RELATIVES of a young RAF pilot who died when his plane crashed in a remote Northumberland valley almost 68 years ago yesterday attended an emotional ceremony held to commemorate his wartime loss.
Pilot Officer Martin Walter Rivers, 24, perished when his Hawker Hurricane stalled and crashed at Meggrim’s Knowe near Linhope in the Breamish Valley, while he carried out low-flying manoeuvres during a solo training flight from RAF Ouston in April 1941.
Yesterday an inscribed metal plaque commemorating his death was officially unveiled and dedicated in a ceremony held at the crash site, a windswept patch of rising ground overlooked by the nearby hills and about two miles from the valley road.
There was a fly past by a Sea King helicopter from RAF Boulmer trailing the RAF ensign, a bugler played the Last Post and Canon Bob Burston of Ingram said prayers and dedicated the memorial plaque. The ceremony was attended by Pilot Officer Rivers’s niece Naomi Kenny and her husband Brendan, who live in Berwick, and his nephew Simon Colverson, his wife Christine and son Graeme, from Cambridge.
The idea for a memorial plaque on the site came originally from local historian and farmer Sarah Wilson, who lives at Ingram Farm in the Breamish Valley, and Chris Davies of North Shields, who is part of the Air Crash Investigation and Archaeology Group which locates crash sites.
By an amazing coincidence, Simon Colverson then got in touch with Chris by email after they had both accessed the same RAF website containing details of Pilot Officer Rivers’s death.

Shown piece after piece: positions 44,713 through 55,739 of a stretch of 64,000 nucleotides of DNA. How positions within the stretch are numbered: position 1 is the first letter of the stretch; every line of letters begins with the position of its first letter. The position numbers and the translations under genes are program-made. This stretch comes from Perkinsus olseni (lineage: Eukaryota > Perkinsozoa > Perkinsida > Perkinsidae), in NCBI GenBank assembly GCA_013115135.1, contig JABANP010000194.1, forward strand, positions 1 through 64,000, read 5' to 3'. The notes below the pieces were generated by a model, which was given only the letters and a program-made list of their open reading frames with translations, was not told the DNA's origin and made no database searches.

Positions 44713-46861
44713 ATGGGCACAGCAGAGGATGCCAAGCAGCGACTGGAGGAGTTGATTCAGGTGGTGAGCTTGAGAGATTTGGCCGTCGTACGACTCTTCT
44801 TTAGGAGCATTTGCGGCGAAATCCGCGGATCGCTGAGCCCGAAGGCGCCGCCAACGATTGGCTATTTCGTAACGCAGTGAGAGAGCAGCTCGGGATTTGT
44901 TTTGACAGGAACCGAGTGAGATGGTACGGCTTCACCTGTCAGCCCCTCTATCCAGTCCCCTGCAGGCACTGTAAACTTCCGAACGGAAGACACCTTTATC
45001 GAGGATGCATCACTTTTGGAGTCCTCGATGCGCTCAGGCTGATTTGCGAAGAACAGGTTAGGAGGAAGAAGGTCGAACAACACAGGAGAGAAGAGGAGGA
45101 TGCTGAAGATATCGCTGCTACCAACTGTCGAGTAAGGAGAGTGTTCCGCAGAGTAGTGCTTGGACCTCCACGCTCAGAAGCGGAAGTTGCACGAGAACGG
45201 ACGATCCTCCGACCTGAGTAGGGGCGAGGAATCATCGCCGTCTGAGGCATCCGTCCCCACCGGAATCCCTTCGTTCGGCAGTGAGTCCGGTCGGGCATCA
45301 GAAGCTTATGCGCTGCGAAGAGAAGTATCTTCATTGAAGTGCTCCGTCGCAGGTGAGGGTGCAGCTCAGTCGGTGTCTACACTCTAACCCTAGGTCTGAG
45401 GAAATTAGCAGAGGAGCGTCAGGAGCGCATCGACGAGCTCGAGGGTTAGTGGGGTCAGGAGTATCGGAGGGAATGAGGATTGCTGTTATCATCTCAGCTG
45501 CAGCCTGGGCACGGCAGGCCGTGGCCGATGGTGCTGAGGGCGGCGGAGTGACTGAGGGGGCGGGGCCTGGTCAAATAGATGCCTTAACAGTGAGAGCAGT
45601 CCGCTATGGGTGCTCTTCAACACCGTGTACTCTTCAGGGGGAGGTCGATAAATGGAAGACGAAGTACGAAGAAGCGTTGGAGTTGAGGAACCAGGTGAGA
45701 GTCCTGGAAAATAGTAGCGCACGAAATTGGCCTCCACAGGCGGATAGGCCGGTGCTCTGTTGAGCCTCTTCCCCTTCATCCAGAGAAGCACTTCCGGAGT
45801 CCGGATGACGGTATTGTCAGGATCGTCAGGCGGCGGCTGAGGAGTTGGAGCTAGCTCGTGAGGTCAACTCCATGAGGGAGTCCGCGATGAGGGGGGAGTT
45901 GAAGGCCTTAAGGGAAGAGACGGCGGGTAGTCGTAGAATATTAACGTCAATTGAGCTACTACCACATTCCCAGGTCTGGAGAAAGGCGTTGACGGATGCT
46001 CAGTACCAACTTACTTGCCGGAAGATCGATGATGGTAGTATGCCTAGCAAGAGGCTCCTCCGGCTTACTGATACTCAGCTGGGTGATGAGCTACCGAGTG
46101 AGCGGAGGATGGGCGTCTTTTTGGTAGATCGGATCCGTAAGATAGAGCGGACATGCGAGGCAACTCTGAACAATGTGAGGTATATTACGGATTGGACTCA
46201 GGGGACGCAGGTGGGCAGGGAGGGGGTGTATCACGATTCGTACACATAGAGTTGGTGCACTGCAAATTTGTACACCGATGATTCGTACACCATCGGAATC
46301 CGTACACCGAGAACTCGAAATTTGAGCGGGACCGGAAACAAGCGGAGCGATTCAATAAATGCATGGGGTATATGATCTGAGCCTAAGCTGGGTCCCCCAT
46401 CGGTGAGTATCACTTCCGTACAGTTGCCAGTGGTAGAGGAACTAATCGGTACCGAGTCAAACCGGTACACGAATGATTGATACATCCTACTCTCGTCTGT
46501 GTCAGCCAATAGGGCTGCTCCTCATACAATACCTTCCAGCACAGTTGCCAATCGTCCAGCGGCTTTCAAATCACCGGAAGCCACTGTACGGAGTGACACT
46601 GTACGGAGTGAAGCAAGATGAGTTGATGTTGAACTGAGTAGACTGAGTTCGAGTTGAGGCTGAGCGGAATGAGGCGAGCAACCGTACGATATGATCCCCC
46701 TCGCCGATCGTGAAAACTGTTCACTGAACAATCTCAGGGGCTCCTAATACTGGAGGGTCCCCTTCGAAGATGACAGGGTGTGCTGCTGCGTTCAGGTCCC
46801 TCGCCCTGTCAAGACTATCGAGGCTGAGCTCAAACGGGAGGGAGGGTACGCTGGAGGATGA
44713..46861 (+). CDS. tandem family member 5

Simon and his cousin Naomi both knew that the crash happened in Northumberland, but wrongly believed the plane had come down near Amble, until Chris and Sarah were able to put them right. When they heard about the plans for a plaque on the site they asked to get involved, and Chris was able to rope in RAF Boulmer and its commanding officer to make yesterday’s ceremony extra special.
Last night Naomi, of Lovaine Terrace, Berwick, said: “Today’s ceremony was wonderful, fulfilling and satisfying, and provided closure for Simon and myself. We always believed Martin had died near Amble but now we have been to the site where the accident actually happened.
“Chris Davies and Sarah Wilson deserve tremendous praise because they have worked so hard to make today’s event perfect.”
Sarah, who wrote and published a book about the Breamish Valley and Ingram in 2005, said: “It was just an amazing and emotional occasion. Just to see the place where it happened was important for the family, and it is good to remember these things, which otherwise might be forgotten.”